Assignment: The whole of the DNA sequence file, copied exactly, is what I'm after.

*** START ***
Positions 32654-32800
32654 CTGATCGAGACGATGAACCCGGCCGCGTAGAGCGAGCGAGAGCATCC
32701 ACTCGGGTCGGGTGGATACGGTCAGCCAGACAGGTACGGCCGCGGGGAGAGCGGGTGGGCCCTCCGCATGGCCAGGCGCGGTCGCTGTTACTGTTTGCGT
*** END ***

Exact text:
Positions 32654-32800
32654 CTGATCGAGACGATGAACCCGGCCGCGTAGAGCGAGCGAGAGCATCC
32701 ACTCGGGTCGGGTGGATACGGTCAGCCAGACAGGTACGGCCGCGGGGAGAGCGGGTGGGCCCTCCGCATGGCCAGGCGCGGTCGCTGTTACTGTTTGCGT